• Mariann Regan

    Such excellent research–thoroughly analyzed census records, Genealogy Tip, map, picture. One mystery solved (I also like the shaking leaves and what they offer), and another opens.

    Somehow my “gut feeling” is that the discrepancies have more to do with the enumerator, Ida May Ford, or with those who gave her the information, than with life changes for your great-grandmother Carrie. Maybe time passed between the 2 censuses and Ida May forgot or didn’t have her references at hand? Many opportunities for confusion, and in the census-taking situation people don’t get awards for precision, and everything is accepted at face value.

    Maybe, though, your further research will turn up some surprises.

    I’ve also found terrific things through Ancestry’s intuitive search interfaces.

    • http://claimingkin.com Liv Taylor-Harris

      I love it when my genea-friends share their “gut feelings” with me about my research. So Mariann I thank you for following along on this journey with me and your instincts about the enumerator and others who offered details about great-grandmother’s life is definitely on point!

      I do look forward to where all this is leading me, that’s for sure — LOL!

  • shelley@minkyadoo

    This post is layed out so very easy to follow with intrique and mystery.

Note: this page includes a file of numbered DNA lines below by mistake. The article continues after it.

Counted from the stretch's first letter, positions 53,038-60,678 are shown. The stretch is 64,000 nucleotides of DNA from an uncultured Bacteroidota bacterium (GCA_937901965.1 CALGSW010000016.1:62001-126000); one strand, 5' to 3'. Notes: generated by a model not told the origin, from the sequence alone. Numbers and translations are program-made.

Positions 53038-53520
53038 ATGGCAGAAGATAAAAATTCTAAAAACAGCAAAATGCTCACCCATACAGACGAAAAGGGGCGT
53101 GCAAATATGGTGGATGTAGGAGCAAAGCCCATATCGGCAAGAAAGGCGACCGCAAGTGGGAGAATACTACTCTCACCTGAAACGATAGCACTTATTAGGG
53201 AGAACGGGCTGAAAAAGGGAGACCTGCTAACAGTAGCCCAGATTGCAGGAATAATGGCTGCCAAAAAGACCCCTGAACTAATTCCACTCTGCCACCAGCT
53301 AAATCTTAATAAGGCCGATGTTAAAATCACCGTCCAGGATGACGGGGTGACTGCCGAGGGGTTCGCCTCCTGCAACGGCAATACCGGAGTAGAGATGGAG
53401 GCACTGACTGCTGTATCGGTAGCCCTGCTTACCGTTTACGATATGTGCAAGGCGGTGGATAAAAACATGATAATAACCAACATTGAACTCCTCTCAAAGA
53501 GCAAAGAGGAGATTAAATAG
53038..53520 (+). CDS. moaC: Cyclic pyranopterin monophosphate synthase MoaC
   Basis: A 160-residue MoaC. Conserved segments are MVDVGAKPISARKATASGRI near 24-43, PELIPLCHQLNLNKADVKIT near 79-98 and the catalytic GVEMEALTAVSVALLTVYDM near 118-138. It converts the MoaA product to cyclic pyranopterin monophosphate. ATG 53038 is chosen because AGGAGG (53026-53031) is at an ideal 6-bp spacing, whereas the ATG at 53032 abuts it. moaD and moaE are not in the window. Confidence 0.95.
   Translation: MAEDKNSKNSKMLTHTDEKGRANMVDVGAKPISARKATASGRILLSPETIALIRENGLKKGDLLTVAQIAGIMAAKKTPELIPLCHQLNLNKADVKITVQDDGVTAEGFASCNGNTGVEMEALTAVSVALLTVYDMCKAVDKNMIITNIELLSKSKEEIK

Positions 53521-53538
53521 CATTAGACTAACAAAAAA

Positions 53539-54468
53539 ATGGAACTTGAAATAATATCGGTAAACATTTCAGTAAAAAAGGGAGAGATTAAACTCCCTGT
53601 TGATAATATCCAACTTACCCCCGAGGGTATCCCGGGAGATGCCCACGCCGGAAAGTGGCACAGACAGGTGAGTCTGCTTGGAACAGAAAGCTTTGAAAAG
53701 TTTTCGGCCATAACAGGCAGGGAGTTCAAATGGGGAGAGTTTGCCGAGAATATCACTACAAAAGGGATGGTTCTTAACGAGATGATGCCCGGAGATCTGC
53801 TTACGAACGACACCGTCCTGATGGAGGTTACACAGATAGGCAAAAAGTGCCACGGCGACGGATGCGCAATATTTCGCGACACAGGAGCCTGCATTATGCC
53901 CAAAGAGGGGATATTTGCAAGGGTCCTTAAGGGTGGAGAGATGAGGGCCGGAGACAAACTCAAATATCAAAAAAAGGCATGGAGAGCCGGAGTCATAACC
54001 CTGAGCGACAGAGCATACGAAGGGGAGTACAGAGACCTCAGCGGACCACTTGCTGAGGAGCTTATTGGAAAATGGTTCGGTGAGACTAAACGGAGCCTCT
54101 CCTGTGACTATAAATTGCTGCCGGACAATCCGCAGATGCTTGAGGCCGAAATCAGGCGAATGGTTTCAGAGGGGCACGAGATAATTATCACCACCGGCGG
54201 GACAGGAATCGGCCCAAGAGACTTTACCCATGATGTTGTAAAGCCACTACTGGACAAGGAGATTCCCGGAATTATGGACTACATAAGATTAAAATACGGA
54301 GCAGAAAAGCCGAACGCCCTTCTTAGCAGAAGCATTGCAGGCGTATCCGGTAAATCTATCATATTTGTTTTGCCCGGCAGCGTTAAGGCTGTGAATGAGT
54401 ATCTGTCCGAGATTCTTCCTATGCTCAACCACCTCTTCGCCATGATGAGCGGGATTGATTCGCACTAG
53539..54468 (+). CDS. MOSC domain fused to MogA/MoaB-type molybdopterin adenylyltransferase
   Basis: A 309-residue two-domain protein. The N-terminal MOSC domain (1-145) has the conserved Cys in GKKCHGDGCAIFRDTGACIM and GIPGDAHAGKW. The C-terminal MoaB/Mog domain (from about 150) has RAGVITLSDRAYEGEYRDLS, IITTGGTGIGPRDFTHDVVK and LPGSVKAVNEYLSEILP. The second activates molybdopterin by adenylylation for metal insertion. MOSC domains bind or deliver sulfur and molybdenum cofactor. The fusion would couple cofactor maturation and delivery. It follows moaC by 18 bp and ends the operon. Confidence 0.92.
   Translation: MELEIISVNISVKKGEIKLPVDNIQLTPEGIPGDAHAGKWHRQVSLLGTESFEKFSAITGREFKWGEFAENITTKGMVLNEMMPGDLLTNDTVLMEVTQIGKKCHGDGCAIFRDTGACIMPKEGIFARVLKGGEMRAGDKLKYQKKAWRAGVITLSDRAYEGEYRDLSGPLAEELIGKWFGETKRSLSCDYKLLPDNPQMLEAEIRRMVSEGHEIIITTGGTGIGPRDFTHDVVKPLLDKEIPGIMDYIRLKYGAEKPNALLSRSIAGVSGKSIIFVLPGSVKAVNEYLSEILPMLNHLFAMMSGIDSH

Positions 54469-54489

One of Ancestry.com best feature are those hints. and member connections.

    when I’m looking at the US Virgin Islands Census during the the danish period, I noticed many times the children are not listed. Im wondering, well where are the children. Did they just count who was home that day, because I have been told oh they probably was at the school.

    Unfortunately there isnt any reference that I know of that tells you how the census were taken. So then you have to locate the school records. But fortunately with ancestry they do have a summary as to how the census takers enumerated the data; and that is most helpful…

    • http://claimingkin.com Liv Taylor-Harris

      Again Shelley, you offer some sage advise here! The idea that enumerators counted only those who were at home at the time has merit. And in this case with Aunt Rose giving all the facts about my great-grandmother to the Enumerator, it is very possible my grandfather (who was school age at the time) was missed in this count because he was attending school.

      I have not been using school census/records often enough in my research. So I’ve just added this resource to my checklist. THANK YOU so much!